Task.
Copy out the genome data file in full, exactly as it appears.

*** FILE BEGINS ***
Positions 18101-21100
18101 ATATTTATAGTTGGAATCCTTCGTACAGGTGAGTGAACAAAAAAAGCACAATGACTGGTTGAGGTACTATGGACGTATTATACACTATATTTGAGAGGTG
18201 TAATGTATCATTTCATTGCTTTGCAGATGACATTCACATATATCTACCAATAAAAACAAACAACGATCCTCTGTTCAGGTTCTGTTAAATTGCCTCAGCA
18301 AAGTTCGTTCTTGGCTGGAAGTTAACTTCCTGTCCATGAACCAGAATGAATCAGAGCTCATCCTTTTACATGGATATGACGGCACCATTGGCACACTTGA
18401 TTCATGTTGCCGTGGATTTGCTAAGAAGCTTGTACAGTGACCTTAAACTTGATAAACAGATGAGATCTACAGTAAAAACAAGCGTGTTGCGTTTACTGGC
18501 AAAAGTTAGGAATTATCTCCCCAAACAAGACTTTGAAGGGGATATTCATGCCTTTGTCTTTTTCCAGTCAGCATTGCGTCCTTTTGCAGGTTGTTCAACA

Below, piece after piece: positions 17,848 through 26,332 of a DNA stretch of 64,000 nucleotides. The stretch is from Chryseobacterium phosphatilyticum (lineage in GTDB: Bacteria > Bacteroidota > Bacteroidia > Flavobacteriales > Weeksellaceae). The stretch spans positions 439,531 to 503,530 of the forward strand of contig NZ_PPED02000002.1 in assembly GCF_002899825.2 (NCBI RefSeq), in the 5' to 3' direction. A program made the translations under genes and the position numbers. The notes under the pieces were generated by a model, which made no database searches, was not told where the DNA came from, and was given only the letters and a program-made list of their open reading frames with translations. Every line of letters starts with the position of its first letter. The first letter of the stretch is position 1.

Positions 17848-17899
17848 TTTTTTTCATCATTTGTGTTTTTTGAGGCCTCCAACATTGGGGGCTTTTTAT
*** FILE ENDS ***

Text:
Positions 18101-21100
18101 ATATTTATAGTTGGAATCCTTCGTACAGGTGAGTGAACAAAAAAAGCACAATGACTGGTTGAGGTACTATGGACGTATTATACACTATATTTGAGAGGTG
18201 TAATGTATCATTTCATTGCTTTGCAGATGACATTCACATATATCTACCAATAAAAACAAACAACGATCCTCTGTTCAGGTTCTGTTAAATTGCCTCAGCA
18301 AAGTTCGTTCTTGGCTGGAAGTTAACTTCCTGTCCATGAACCAGAATGAATCAGAGCTCATCCTTTTACATGGATATGACGGCACCATTGGCACACTTGA
18401 TTCATGTTGCCGTGGATTTGCTAAGAAGCTTGTACAGTGACCTTAAACTTGATAAACAGATGAGATCTACAGTAAAAACAAGCGTGTTGCGTTTACTGGC
18501 AAAAGTTAGGAATTATCTCCCCAAACAAGACTTTGAAGGGGATATTCATGCCTTTGTCTTTTTCCAGTCAGCATTGCGTCCTTTTGCAGGTTGTTCAACA

Below, piece after piece: positions 17,848 through 26,332 of a DNA stretch of 64,000 nucleotides. The stretch is from Chryseobacterium phosphatilyticum (lineage in GTDB: Bacteria > Bacteroidota > Bacteroidia > Flavobacteriales > Weeksellaceae). The stretch spans positions 439,531 to 503,530 of the forward strand of contig NZ_PPED02000002.1 in assembly GCF_002899825.2 (NCBI RefSeq), in the 5' to 3' direction. A program made the translations under genes and the position numbers. The notes under the pieces were generated by a model, which made no database searches, was not told where the DNA came from, and was given only the letters and a program-made list of their open reading frames with translations. Every line of letters starts with the position of its first letter. The first letter of the stretch is position 1.

Positions 17848-17899
17848 TTTTTTTCATCATTTGTGTTTTTTGAGGCCTCCAACATTGGGGGCTTTTTAT